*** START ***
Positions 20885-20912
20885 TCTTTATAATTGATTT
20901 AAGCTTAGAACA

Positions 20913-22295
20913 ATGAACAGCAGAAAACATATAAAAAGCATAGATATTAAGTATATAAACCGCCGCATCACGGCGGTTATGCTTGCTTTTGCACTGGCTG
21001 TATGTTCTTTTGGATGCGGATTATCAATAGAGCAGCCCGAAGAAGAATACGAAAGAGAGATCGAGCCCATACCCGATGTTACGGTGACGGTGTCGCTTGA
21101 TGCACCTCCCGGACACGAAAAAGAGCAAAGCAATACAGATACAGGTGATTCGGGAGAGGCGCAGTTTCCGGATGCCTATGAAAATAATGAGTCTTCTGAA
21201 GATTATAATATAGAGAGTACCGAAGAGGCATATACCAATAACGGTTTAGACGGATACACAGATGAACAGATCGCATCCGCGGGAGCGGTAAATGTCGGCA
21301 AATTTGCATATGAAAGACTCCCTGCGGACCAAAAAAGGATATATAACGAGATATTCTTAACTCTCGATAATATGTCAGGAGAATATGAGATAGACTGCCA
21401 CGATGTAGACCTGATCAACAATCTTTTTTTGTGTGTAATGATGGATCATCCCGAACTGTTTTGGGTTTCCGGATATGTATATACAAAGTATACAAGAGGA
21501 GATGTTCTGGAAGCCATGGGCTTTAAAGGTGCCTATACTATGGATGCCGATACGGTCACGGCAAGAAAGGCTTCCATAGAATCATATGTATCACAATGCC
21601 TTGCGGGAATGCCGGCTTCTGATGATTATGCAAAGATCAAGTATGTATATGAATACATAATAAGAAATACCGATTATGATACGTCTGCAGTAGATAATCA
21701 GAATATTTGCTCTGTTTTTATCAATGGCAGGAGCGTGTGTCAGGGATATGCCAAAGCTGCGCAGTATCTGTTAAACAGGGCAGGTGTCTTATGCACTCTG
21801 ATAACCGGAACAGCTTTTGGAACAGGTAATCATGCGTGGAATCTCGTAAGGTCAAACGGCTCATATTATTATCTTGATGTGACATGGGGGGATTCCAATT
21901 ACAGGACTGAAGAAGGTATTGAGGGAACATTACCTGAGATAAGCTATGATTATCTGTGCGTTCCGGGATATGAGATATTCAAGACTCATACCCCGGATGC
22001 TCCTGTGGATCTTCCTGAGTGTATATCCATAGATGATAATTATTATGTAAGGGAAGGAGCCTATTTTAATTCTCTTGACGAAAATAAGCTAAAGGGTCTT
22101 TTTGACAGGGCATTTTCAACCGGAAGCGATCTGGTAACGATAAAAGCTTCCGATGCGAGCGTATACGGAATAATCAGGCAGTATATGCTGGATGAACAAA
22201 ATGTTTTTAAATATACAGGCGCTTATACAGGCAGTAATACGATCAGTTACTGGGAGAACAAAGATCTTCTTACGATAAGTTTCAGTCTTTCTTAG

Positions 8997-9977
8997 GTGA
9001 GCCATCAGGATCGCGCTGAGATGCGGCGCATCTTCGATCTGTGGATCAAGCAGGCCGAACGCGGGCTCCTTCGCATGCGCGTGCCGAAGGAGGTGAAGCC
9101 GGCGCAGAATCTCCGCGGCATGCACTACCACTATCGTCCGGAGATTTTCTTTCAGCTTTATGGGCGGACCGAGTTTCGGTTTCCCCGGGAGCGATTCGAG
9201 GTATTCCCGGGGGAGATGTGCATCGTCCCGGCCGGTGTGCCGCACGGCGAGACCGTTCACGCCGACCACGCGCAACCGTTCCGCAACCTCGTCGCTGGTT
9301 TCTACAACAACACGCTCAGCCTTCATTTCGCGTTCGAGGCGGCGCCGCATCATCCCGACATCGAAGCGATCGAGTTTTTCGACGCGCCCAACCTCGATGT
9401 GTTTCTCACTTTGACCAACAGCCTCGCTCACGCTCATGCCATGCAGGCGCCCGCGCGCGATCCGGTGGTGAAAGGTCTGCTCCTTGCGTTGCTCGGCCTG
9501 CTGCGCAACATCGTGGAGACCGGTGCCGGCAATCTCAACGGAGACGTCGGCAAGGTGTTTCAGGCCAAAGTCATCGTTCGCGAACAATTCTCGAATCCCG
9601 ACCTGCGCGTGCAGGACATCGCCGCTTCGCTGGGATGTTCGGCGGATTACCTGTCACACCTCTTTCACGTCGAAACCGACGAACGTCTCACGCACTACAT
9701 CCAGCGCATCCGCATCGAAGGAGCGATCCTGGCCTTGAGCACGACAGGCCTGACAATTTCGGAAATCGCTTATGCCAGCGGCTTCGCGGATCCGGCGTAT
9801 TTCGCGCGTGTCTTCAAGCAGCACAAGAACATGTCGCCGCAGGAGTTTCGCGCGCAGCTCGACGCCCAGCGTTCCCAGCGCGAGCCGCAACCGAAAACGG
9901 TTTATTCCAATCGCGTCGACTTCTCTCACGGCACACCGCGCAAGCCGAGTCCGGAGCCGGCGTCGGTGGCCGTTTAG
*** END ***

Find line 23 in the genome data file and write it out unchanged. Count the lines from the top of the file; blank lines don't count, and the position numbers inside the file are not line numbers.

9201 GTATTCCCGGGGGAGATGTGCATCGTCCCGGCCGGTGTGCCGCACGGCGAGACCGTTCACGCCGACCACGCGCAACCGTTCCGCAACCTCGTCGCTGGTT